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BUSTLE — There’s having a banner year for your career, and then there’s Imogen Poots’ 2016. Over the course of the last 12 months, the actor has appeared in three acclaimed movies, each as different from each other as could be: the terrifying horror flick Green Room, out in April; the satire comedy Popstar: Never Stop Never Stopping, from June; and the indie thriller Frank & Lola, in theaters and on demand now. Add in a 10-episode stint on the Showtime series Roadies, and it’d seem like Poots hasn’t had a moment to breathe this past year. Yet while her schedule might be crazy, the actor is the first one to say that, considering how few great roles there are for women in Hollywood, she wouldn’t trade it for the world.

“I think it’s a struggle all the time, but I do think there’s a minority of actresses who are in a position and can have this conversation, and I’m acutely aware of that and I’m very grateful for that,” Poots says, while at Bustle’s New York office. “And I think that you shouldn’t misuse that. You should try and be active and urgent about changing the way that women are represented in film — not to say that they should be strong, artificially pure perfect characters, but actually explore the idea of the anti-hero and a woman who is flawed and has made mistakes and is enduring the struggle of life.”

Poots’ latest character, the titular Lola of Frank & Lola, is right up that alley. A mysterious fashion designer whose past romances complicate her relationship with Frank (Michael Shannon), her serious, possessive boyfriend, Lola has a backstory and motivations impossible to pin down, making the film a constant surprise. For Poots, getting to play a character as complex and flawed as Lola was what drew her to the film.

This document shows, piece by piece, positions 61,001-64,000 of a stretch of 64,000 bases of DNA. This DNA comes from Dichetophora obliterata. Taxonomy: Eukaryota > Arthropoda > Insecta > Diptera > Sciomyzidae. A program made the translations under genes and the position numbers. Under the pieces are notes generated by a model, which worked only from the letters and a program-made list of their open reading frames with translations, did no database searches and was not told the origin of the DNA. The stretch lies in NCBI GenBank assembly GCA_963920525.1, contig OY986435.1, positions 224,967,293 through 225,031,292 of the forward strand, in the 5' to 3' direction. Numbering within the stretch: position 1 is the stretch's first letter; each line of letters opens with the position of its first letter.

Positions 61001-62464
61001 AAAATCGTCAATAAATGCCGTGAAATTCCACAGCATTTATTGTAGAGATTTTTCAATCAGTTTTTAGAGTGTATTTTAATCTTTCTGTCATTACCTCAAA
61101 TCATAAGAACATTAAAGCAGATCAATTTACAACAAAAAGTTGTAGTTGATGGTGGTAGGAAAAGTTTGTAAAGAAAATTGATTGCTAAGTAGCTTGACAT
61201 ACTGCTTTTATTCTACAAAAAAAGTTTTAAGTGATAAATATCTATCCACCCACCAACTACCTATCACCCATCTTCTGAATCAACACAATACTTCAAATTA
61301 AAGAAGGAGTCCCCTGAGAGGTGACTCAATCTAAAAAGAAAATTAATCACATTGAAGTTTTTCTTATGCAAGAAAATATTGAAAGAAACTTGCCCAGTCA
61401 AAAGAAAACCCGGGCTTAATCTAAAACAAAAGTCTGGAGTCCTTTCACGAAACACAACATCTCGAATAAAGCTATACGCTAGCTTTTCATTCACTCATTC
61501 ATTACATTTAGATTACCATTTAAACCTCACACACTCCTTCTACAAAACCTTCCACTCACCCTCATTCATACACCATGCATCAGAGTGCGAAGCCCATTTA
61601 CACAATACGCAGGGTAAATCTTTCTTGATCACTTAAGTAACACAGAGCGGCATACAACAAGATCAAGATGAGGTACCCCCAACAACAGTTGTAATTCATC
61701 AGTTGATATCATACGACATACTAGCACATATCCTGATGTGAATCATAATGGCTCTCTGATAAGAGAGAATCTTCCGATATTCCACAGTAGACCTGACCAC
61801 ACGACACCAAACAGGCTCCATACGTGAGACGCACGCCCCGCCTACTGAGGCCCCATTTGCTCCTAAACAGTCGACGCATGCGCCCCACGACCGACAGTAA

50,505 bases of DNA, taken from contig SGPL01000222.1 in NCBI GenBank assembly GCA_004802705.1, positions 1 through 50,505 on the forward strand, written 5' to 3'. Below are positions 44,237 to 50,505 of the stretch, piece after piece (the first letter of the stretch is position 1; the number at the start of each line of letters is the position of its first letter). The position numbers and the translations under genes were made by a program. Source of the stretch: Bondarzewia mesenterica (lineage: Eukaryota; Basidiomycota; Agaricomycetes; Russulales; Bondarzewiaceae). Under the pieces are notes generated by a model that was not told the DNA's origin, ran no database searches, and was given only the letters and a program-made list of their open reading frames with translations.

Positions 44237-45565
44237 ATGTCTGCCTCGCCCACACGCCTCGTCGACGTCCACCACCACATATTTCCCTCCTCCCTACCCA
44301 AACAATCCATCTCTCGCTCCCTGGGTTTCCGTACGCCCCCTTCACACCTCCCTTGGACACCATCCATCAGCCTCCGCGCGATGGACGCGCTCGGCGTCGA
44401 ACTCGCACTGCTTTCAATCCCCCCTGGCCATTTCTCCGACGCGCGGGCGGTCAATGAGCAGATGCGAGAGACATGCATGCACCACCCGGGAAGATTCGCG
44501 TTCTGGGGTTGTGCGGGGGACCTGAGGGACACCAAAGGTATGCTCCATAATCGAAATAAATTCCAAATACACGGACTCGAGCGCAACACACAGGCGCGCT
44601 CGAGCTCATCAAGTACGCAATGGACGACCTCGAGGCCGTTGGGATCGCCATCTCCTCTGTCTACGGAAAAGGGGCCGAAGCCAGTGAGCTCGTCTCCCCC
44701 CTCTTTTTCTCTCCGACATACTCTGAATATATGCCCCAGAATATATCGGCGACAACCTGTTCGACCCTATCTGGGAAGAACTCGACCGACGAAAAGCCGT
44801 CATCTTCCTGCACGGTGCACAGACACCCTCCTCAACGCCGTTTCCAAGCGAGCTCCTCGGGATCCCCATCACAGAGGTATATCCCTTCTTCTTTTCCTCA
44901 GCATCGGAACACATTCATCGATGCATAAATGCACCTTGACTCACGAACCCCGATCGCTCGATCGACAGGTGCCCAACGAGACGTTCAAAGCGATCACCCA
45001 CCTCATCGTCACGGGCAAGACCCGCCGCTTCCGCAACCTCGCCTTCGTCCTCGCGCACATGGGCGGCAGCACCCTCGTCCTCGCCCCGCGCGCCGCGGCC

“It’s interesting, because people have called [Frank & Lola] a noir, sometimes, and I see why — there are elements that are definitely faithful to that genre,” she explains. “But there was something more than just a linear depiction of what women is…. in its own way, it subverts the archetypes, because even if you could describe Lola as a femme fatale or siren, I really think that she’s just a human being who made a mistake and is at great unease to tell the truth.”

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INSTYLE — Imogen Poots has had her share of happily-ever-afters onscreen. So for her latest role, the 27-year-old English actress was seeking anything but the rom-com standard. In Frank & Lola (now in theaters) she portrays the titular Lola, a Las Vegas-based fashion designer who finds herself in a passionate love affair with Frank, a possessive chef portrayed by Michael Shannon. Both characters are flawed: Frank is jealous and suspicious, and Lola gives him reason to be. Their romance is dark and messy—and that’s precisely what drew Poots to the part.

“I was intrigued by the fact that the film is about a couple who, despite trying their best, were never going to work things out,” she said during a recent visit to InStyle’s New York City offices. “They were just human beings, and both sides messed up. There wasn’t anything they could correct, and nothing was redeemable.”

After an indiscretion on Lola’s part, things only spiral further out of control in the film. “Once you lose trust in someone, you also lose respect,” said Poots. “Everyone has that fallacy. So people might say that Lola is a siren or a femme fatale, and that Frank is an incompetent, imperfect man—but at its core, this is just a very human love story. It doesn’t put pressure on anyone. It just says, Look at what happens to this couple, and in a strange way, I think there’s something we all slightly enjoy in seeing the realness of that tragedy.”

While Poots and Shannon have an intense relationship on-camera, things were a lot more light-hearted off-screen. “It was the first time we’d worked together, and it was a great experience,” she said. “We shot most of the film in Las Vegas, over the course of just 21 days. It was a great experience—I couldn’t have asked for a greater tennis player, in a sense, than Mike. And I couldn’t have asked for a more emotionally f****d up tennis player for Lola than Frank.”